Dr. Ramsey Smith (City Coroner) concluded the enquiry to-day into the death of Albert Greenman, a fireman who lost his llfe on tho steamer City of Singapore, at Port Adelaide, on April 26. The finding was that the deceased had met his death through injurles received in consequence, of an explosion of gas on the vessel.

The Albert Greenman story                                                    

Albert’s parents lived at Bobs street, White Hills near Bendigo when he enlisted on February 19, 1916. He was 22 years of age, single and listed his occupation as a Team Driver. (Someone who drove teams of horses which pulled the loads.)

Initially placed in the 88th Training battalion, Albert would spend ten months in training in Australia before embarking for overseas on December 16, 1916. He would spend time in the Bendigo, Langwarren and Royal Park military camps over that year.

He would leave on board HMAT Medic A7 with the 8th Reinforcements for the 57th Battalion. Their journey to England would take two months and almost to the day of his anniversary of enlisting, he would land at Plymouth on the south coast of England.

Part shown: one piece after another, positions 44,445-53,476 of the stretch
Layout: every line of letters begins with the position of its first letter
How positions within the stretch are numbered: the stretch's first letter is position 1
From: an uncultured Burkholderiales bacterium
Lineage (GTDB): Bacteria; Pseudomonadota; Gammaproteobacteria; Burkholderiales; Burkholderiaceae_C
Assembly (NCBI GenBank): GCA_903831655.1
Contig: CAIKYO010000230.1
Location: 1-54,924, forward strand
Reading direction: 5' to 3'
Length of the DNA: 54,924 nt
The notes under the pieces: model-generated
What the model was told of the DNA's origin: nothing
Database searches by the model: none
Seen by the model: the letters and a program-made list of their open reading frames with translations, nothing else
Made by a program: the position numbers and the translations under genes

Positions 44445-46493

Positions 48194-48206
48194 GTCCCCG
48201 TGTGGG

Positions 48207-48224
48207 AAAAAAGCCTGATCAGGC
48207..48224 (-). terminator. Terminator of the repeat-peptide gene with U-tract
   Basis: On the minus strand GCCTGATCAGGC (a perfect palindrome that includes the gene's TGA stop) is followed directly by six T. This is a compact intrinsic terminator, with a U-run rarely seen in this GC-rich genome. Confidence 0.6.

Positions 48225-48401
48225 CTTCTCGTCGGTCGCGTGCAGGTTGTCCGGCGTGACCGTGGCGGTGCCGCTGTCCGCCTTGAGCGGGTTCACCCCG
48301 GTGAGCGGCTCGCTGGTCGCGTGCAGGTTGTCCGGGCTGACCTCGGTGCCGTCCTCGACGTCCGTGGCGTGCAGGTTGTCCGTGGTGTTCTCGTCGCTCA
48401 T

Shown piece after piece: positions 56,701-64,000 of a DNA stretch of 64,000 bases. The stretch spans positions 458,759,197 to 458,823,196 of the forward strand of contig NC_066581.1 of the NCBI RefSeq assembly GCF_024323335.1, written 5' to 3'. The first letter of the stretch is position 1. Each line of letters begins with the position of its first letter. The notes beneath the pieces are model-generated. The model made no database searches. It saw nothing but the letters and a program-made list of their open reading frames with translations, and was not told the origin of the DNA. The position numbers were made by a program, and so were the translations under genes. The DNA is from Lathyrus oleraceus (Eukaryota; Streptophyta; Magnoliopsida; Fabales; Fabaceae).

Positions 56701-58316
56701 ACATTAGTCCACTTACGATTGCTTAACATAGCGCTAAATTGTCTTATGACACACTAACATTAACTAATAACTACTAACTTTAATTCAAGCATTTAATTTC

The Reinforcements would be ‘Marched in’ to the 13th AIF Training Battalion at Hurdcott a major troop base in England on the Salisbury Plain. He would be in regular training there and then get get giving the opportunity to attend a one month Farrier’s course in the study in Cold Shoeing (horses) at the Southern Command school at Southern England.

On May 20, 1917, he would finally transfer officially into the 57th Battalion (Taken on Strength) at Codford camp and from there make the long journey across England to the port town of Folkestone on the east coast. Two days later on May 22, 1918, he would in France.

Arriving in northern France at Harve ( a major British depot town) he would be not far from the war front currently being played on the Somme. A couple of weeks later Albert is transferred to the 58th Battalion as the AIF command was trying desperately to balance battalion strengths after a series of disastrous battles at Fromelles, Passchendale and Ypres.